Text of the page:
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My name is Zoey Ang and I am a Healthcare Merit Scholarship (previously known as Health Science Scholarship) recipient. I graduated from the University of Sydney in 2015 and have been working as a Diagnostic Radiographer (DR) at National Healthcare Group Diagnostics since then.
As a DR, I get to meet numerous patients on a daily basis. There was once I saw a patient with dementia who came with her caregiver to get her mammogram done. The scan was done as usual but before she left, she gave me a bright smile and reached out to give me a thank you pat. That small gesture really warmed my heart and I still recall it vividly today. Other patients I see ask me if I had my lunch or even look out for me during the examinations as they were worried the moving machine might hit my head. People might not know it, but these small gestures are fondly remembered by healthcare workers because it shows their appreciation. Even a simple ‘Thank You’ from patients would brighten up my day!
A typical day at work starts with quality check tests on the machines and equipment. The machines play an important role in my work, hence I would need to ensure that everything is working well before I receive the first patient of the day. Depending on my roster, I usually perform either the General X-ray or Mammogram examinations for patients. Although my interaction with patients is limited to the time during the examinations, I always make an effort to build rapport with the patients just to make sure they are comfortable. I find that this makes their experience much more positive.
With the COVID-19 outbreak, we have increased our infection control measures to ensure that our equipment, machines and surroundings are well cleaned and disinfected. It is also vital for us to stay vigilant and keep up to date with the current situation so that we can render appropriate care for our patients. Such times are not easy, but at the end of the day, it is all about protecting our patients, colleagues and loved ones while providing care.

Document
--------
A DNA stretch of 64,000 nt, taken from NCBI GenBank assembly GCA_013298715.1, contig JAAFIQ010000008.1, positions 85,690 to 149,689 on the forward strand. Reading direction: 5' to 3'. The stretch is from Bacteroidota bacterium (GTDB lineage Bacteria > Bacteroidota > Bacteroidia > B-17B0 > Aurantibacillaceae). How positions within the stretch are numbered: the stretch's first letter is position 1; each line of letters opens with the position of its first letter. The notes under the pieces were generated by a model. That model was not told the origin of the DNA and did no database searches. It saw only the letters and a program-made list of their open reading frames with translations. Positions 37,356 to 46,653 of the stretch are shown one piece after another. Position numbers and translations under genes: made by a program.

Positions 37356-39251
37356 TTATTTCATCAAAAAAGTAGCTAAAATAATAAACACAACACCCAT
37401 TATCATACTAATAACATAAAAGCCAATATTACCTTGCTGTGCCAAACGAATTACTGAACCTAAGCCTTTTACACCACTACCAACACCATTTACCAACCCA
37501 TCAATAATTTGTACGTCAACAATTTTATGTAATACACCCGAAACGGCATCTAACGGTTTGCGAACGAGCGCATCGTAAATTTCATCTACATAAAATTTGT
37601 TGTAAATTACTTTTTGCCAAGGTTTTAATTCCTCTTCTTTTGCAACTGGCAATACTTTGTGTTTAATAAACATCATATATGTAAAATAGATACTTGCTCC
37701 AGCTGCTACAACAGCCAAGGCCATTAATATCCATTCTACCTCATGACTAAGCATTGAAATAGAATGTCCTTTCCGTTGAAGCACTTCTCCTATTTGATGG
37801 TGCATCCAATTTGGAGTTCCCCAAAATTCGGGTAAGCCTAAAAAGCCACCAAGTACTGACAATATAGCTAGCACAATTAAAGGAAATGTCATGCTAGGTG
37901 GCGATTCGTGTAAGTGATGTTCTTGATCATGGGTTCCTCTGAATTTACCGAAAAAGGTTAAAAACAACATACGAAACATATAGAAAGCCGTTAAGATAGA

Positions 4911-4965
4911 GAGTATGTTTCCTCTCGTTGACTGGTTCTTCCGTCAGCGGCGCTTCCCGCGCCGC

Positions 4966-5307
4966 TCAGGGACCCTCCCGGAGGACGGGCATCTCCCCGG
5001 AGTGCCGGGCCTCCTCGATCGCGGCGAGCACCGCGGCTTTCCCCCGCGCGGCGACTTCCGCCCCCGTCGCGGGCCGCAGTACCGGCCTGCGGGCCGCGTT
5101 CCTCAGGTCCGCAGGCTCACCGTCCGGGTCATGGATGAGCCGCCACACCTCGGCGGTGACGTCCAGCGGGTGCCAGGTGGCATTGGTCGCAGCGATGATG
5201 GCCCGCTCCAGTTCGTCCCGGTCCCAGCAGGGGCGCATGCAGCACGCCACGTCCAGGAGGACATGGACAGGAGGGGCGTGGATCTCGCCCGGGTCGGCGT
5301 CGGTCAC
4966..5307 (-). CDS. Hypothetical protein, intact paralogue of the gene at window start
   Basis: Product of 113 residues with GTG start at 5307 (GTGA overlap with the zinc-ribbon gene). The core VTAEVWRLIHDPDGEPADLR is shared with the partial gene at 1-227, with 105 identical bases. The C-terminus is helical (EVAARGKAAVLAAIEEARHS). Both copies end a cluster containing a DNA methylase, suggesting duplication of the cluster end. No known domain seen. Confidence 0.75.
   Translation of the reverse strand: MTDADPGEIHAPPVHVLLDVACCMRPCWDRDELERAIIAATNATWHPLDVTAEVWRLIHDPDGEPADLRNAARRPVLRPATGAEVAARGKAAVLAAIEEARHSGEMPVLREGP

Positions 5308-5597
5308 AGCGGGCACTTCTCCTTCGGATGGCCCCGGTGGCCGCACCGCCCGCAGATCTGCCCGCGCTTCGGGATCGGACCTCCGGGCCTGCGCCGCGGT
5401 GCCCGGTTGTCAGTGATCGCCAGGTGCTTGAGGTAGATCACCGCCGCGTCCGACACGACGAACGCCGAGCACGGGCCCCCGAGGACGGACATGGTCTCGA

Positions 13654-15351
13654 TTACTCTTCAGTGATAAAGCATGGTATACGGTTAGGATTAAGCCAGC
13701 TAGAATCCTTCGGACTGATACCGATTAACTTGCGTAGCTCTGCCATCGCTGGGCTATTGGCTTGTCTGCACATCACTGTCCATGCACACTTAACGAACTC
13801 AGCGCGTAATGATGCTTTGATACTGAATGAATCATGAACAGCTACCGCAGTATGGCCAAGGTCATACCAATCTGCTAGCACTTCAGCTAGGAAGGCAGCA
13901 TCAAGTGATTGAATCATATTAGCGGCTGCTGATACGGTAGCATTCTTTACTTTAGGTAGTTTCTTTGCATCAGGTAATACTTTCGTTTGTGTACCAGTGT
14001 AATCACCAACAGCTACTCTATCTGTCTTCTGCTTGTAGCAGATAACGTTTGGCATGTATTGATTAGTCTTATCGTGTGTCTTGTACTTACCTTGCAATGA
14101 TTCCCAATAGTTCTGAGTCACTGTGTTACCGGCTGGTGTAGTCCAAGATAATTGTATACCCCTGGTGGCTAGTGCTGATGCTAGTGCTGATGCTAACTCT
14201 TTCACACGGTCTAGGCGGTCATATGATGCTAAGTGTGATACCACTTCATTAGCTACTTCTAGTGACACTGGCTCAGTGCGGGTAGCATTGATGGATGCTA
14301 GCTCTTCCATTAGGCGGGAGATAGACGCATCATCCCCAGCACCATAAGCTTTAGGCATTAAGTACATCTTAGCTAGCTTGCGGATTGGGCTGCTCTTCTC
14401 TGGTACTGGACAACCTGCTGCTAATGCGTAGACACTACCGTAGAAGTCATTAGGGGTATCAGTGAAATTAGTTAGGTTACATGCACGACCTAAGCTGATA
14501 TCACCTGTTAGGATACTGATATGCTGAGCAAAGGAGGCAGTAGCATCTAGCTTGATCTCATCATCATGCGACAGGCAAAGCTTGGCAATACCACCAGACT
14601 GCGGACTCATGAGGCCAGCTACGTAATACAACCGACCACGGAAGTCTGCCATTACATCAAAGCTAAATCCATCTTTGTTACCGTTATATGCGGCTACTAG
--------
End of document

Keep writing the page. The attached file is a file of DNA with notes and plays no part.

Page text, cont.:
While I was doing my clinical attachment in Australia as a student, I experienced a case where a mother brought her baby in for a femur X-ray. At first glance, it seemed like a regular case where the baby got injured while playing. However, we noticed the mother appeared uneasy throughout the examination. Upon further examination, we determined that the baby suffered from a fracture at an unusual place. This caused my supervisor to be concerned. The main lesson I learnt is that we have to be prepared for such cases that don’t appear in textbooks. It made me realise that besides playing the main role of producing good diagnostic images, a DR (or any healthcare worker) can also play an important part in safeguarding and supporting those who are in vulnerable situations. This experience was also applicable in my working life. After I graduated and started work, I came across a similar case and was glad that my previous experience helped me to make the correct decision in alerting the attending doctor.
For aspiring healthcare scholars, I would like share that it can be tough and demanding when you first join the vast healthcare family. However, don’t worry because there will always be wonderful people (even your own patients) around, who will support and cheer you on! Do not be afraid to step out of your comfort zones and ask questions when in doubt. At the same time, it is also crucial to take care of yourself so that you are in a good position to look after your patients and restore their health.
Story adapted from